The cosmetology marketplace is a multi-billion dollar industry that produces upwards of $90 billion a year. Hair salons, alone, account for about half of that money. So, if you’re considering opening your hair salon, it’s likely a very good idea. But, only if you take the time to learn what you need to know about zoning and the licenses and permits you will need to be allowed to legally operate your business.
Once you know what type of hair salon you want to open and what kind of services you want to offer, it’s time to look for the answer to—what type of zoning do I need for my hair salon? Here are the things you need to look at when you’re learning about zoning.
- Commercial Hair Salon vs. In-Home Hair Salon
- Services Offered
- State Board of Cosmetology License
- Inspections & Other Certifications
- Permits & Taxes
What Is Zoning?
Let’s start by talking about zoning and what it is. Land that is zoned for something means that it’s been classified as space for specific activities. For instance, there is zoning for residential land, commercial land, retail space, or restaurants, and more.
Zoning laws are based on many things. The governing agencies may be wanting to keep traffic low in the area, or they may want to keep certain smells and pollution out of specific locations. Whatever the reasons are, the purpose is so that members of society know what type of land use is allowed there.
Zoning laws can also stipulate how big your business building can be or place other conditions for that location you have to meet, like the need for and the number of fire escapes you’ll have to have.
Commercial Hair Salon vs. In-Home Hair Salon
Since some land is zoned as commercial space and some is zoned as residential space, you need to decide if you’re going to be opening a separated hair salon business or one that you run out of your home. Many neighborhoods have zoning considerations for in-home businesses run by residents. If you’re going to be opening an in-home salon, you need to make sure that’s allowed, and if so, what regulations there are for you to abide by. They may only allow for so many vehicles to come through or there could be rules for signage and gatherings. You may only be allowed to use a certain percentage of your home for your business, as well as only sell products or provide services between specified hours.
A separate hair salon business will have to be opened in a retail space zoned for salons of that type. No restaurant or bar owner is going to want a hair salon next door that may have the smells of hair dye and perm solution wafting over while their customers are eating or drinking. That’s why zoning laws are so important and must be adhered to.
Make sure before you choose a location for your business that you decide on all of the services you’ll be offering. Even if space is zoned for commercial retail use that would be ok for providing hair services, it may not be zoned for doing other types of cosmetology services, such as nails, waxing, or makeup. You may run into a problem with trying to sell cosmetology products, also. Your menu of offered services needs to be decided upon before you pick a business location.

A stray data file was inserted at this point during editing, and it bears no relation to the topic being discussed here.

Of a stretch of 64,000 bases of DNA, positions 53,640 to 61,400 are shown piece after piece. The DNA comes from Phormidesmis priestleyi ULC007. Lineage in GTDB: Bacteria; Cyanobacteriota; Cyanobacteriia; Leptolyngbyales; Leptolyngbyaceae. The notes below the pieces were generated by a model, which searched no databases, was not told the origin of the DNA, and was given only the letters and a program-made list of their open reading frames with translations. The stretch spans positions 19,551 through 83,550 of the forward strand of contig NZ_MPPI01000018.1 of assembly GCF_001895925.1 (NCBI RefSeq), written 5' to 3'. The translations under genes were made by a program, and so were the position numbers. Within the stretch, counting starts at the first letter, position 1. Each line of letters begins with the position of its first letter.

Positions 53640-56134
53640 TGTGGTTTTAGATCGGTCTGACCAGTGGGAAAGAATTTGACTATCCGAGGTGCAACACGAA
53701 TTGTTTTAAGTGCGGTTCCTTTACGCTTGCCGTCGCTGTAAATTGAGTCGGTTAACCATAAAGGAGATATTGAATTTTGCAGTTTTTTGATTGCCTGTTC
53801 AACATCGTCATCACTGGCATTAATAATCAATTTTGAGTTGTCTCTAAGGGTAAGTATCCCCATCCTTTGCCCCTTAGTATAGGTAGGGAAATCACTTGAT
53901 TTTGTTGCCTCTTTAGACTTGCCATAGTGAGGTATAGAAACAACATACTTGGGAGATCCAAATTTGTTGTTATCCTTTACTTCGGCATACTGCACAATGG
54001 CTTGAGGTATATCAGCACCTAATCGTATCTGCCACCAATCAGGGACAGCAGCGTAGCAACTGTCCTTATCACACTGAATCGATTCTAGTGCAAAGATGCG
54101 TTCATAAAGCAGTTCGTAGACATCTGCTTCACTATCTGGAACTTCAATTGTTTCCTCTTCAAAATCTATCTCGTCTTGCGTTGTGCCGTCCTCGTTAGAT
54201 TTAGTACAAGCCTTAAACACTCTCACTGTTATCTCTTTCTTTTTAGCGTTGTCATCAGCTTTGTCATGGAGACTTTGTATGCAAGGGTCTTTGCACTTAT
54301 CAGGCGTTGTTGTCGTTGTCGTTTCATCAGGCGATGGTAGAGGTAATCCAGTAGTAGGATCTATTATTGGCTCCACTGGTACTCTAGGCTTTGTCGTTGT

State Board of Cosmetology License
You’ll have to make sure you obtain your State Board of Cosmetology License before the date you are planning on opening. You’ll do this by applying for your salon license through the State Board of Cosmetology. Be sure to allow for enough time to get your license, as each state has a different timeline for how long it takes to get your license. Once you get it, you’ll need to have it on display in your hair salon for customers and governing officials to see.
Inspections & Other Certifications
Space, where you’ll be opening your business, is going to have to be inspected before you will be allowed to operate legally in that location. The inspector will be looking for any safety concerns, as well as for the proper displaying of your license to operate and any other certifications you may be required to get. You’ll need to have procedures on display for how customers can complain if they need to and what to expect once they do. You also need to have information up about the commission laws. Finally, you have to have your hours of operation posted somewhere within the property that is easy to see.
The certifications you’ll need for opening and running your hair salon depend on the state you’re in, as states set their requirements, as well as what services you plan on offering. Rules that exist in almost all states are the owner must be at least 16 years old. He or she needs to have a high school diploma or GED. And they must complete a specified number of training hours with an accredited cosmetology school to obtain a professional license. It will be something around 1,500 hours for a cosmetology license for doing hair. You’ll need additional hours for adding on an esthetician license. The esthetician certification will allow you to provide more services, such as makeup and skincare procedures.